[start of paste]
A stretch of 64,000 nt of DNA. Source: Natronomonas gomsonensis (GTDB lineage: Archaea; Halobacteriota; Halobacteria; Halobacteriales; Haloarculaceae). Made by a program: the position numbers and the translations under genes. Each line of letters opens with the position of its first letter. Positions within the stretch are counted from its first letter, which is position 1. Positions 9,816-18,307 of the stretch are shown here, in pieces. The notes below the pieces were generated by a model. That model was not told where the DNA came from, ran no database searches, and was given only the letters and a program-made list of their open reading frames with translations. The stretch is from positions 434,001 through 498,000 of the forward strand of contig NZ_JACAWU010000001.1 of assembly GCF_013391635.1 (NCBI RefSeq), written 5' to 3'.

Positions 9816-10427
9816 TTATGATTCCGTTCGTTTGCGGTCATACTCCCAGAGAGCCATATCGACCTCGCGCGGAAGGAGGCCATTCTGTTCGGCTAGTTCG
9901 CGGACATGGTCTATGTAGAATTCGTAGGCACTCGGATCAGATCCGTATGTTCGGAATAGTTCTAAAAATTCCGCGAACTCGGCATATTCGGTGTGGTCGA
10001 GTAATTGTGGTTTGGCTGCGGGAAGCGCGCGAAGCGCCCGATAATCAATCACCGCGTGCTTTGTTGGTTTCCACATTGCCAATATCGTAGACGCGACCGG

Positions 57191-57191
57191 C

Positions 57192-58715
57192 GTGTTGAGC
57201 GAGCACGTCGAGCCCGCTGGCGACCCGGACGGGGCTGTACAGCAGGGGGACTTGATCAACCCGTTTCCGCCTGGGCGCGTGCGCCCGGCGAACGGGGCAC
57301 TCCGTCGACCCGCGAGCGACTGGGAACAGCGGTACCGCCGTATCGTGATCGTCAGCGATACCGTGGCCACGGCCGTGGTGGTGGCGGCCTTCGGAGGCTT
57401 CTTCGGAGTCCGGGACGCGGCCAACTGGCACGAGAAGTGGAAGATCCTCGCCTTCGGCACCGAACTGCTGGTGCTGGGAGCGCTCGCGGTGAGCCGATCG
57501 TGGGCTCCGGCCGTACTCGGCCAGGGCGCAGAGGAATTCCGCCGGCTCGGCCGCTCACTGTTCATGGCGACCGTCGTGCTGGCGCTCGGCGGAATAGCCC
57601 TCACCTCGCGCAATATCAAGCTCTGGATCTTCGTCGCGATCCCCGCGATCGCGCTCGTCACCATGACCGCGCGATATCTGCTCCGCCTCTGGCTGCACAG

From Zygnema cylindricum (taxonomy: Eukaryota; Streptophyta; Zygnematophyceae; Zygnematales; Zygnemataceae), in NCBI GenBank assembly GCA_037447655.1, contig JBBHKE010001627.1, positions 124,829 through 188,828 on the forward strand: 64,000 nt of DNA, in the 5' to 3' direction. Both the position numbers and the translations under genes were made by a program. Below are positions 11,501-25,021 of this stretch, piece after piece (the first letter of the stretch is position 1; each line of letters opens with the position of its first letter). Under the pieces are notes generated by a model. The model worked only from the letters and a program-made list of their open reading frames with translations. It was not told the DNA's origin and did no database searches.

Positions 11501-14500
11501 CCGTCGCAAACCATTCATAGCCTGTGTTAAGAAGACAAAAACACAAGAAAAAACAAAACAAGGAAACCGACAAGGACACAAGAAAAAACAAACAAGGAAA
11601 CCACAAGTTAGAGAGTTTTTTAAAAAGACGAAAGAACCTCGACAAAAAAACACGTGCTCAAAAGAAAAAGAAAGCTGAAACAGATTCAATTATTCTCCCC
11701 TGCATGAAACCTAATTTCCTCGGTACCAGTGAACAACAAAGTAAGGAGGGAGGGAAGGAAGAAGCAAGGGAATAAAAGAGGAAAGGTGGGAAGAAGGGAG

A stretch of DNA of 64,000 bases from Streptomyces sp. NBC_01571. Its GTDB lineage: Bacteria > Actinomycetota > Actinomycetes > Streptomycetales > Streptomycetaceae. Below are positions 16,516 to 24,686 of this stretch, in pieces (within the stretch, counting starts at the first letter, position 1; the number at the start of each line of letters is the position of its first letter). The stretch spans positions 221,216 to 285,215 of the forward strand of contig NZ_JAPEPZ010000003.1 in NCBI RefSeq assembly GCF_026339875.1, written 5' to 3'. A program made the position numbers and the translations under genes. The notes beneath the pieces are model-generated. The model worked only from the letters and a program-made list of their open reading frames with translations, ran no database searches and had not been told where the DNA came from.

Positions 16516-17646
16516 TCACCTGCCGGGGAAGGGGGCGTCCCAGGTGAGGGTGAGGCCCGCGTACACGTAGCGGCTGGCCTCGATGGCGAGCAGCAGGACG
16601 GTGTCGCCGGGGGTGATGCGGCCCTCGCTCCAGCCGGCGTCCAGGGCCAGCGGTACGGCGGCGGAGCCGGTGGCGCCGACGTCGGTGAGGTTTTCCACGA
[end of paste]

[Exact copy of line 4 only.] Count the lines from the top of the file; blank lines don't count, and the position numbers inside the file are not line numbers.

9901 CGGACATGGTCTATGTAGAATTCGTAGGCACTCGGATCAGATCCGTATGTTCGGAATAGTTCTAAAAATTCCGCGAACTCGGCATATTCGGTGTGGTCGA